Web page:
This study compared venous blood gas parameters from samples collected by a push-pull technique through a jugular catheter with those sampled by direct jugular venipuncture in 17 hospitalized foals.
The research was titled, “Venous blood gas parameters, electrolytes, glucose and lactate concentration in sick neonatal foals: direct venipuncture versus push-pull technique” and was authored by C. Del Prete, A. Lanci, N. Cocchia, F. Freccero, C. Di Maio, C. Castagnetti, J. Mariella, and F. Micieli.
Three different techniques for drawing a blood sample from a catheter are described: the discard, the reinfusion, and the push-pull methods. The push-pull technique avoids the loss of blood associated with the discard method and reduces the risk of contamination associated with the reinfusion method.
A 10 mL syringe was used to aspirate a volume of blood equal to three times the dead space volume of a 16G catheter and extension set (total 2.4 mL). This was immediately reinfused into the vein without disconnecting the syringe. This procedure was repeated three times before connecting a 1 mL heparinised syringe to collect venous blood. A 20G 1-inch needle and 1 mL syringe were used to obtain a blood sample from the contralateral jugular vein. There was a high level of agreement between the results obtained by the two sampling methods at both 0 and 24 hours for almost all parameters except haematocrit and PVO2 values.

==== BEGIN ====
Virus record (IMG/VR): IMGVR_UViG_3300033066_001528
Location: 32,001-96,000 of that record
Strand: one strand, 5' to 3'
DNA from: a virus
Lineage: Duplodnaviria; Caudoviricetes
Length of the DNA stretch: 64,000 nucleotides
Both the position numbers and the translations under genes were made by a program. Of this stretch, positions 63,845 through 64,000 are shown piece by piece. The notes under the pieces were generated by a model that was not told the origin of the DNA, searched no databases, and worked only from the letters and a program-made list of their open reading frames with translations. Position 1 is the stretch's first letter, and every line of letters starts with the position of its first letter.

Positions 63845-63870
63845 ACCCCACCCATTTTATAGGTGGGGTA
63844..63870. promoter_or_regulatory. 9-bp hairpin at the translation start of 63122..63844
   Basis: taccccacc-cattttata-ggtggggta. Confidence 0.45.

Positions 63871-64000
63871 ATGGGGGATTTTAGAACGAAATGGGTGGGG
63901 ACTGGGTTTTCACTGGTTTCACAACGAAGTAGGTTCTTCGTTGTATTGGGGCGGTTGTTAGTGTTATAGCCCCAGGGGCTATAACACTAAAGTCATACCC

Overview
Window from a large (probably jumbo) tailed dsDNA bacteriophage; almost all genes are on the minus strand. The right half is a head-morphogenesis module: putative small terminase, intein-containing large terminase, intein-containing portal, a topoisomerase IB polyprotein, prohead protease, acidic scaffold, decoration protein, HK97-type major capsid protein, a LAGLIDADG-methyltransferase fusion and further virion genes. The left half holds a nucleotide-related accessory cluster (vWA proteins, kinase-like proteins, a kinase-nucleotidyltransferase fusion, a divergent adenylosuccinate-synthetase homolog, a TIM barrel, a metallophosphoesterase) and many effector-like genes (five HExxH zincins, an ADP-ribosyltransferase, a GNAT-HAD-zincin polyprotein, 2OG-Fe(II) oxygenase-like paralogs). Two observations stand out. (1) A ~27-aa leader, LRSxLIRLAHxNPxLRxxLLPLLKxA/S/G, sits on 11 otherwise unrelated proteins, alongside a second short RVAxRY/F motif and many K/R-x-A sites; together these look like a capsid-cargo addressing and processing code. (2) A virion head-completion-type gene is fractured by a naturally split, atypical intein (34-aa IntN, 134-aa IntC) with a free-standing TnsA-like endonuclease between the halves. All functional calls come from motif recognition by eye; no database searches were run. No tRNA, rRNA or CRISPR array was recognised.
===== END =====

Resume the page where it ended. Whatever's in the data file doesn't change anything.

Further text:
Bottom line: The push-pull technique is an acceptable method for obtaining blood samples for venous blood gas analysis in foals and avoids repeated needle sticks. A manual PCV should be performed in place of haematocrit measurement.